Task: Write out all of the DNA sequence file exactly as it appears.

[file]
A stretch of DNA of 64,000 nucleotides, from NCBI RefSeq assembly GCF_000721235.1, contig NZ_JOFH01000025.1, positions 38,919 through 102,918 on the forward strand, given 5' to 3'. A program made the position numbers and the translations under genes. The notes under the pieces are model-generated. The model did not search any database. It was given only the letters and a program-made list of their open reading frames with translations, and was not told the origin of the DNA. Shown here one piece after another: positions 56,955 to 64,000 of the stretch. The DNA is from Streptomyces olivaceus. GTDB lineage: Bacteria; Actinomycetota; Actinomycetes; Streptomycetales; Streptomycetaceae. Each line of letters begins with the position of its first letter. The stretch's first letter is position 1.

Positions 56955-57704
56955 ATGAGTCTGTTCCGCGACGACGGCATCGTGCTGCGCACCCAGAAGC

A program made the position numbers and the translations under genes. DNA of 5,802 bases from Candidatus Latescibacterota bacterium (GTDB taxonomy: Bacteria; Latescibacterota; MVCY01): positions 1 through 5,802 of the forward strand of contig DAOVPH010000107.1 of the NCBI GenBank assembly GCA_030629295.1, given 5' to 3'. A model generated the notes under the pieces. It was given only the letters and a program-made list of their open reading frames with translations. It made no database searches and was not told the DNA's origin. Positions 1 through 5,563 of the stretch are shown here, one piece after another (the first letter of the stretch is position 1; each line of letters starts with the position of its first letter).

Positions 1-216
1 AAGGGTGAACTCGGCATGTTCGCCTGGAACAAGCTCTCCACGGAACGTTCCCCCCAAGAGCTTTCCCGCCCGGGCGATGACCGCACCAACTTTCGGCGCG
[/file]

A stretch of DNA of 64,000 nucleotides, from NCBI RefSeq assembly GCF_000721235.1, contig NZ_JOFH01000025.1, positions 38,919 through 102,918 on the forward strand, given 5' to 3'. A program made the position numbers and the translations under genes. The notes under the pieces are model-generated. The model did not search any database. It was given only the letters and a program-made list of their open reading frames with translations, and was not told the origin of the DNA. Shown here one piece after another: positions 56,955 to 64,000 of the stretch. The DNA is from Streptomyces olivaceus. GTDB lineage: Bacteria; Actinomycetota; Actinomycetes; Streptomycetales; Streptomycetaceae. Each line of letters begins with the position of its first letter. The stretch's first letter is position 1.

Positions 56955-57704
56955 ATGAGTCTGTTCCGCGACGACGGCATCGTGCTGCGCACCCAGAAGC

A program made the position numbers and the translations under genes. DNA of 5,802 bases from Candidatus Latescibacterota bacterium (GTDB taxonomy: Bacteria; Latescibacterota; MVCY01): positions 1 through 5,802 of the forward strand of contig DAOVPH010000107.1 of the NCBI GenBank assembly GCA_030629295.1, given 5' to 3'. A model generated the notes under the pieces. It was given only the letters and a program-made list of their open reading frames with translations. It made no database searches and was not told the DNA's origin. Positions 1 through 5,563 of the stretch are shown here, one piece after another (the first letter of the stretch is position 1; each line of letters starts with the position of its first letter).

Positions 1-216
1 AAGGGTGAACTCGGCATGTTCGCCTGGAACAAGCTCTCCACGGAACGTTCCCCCCAAGAGCTTTCCCGCCCGGGCGATGACCGCACCAACTTTCGGCGCG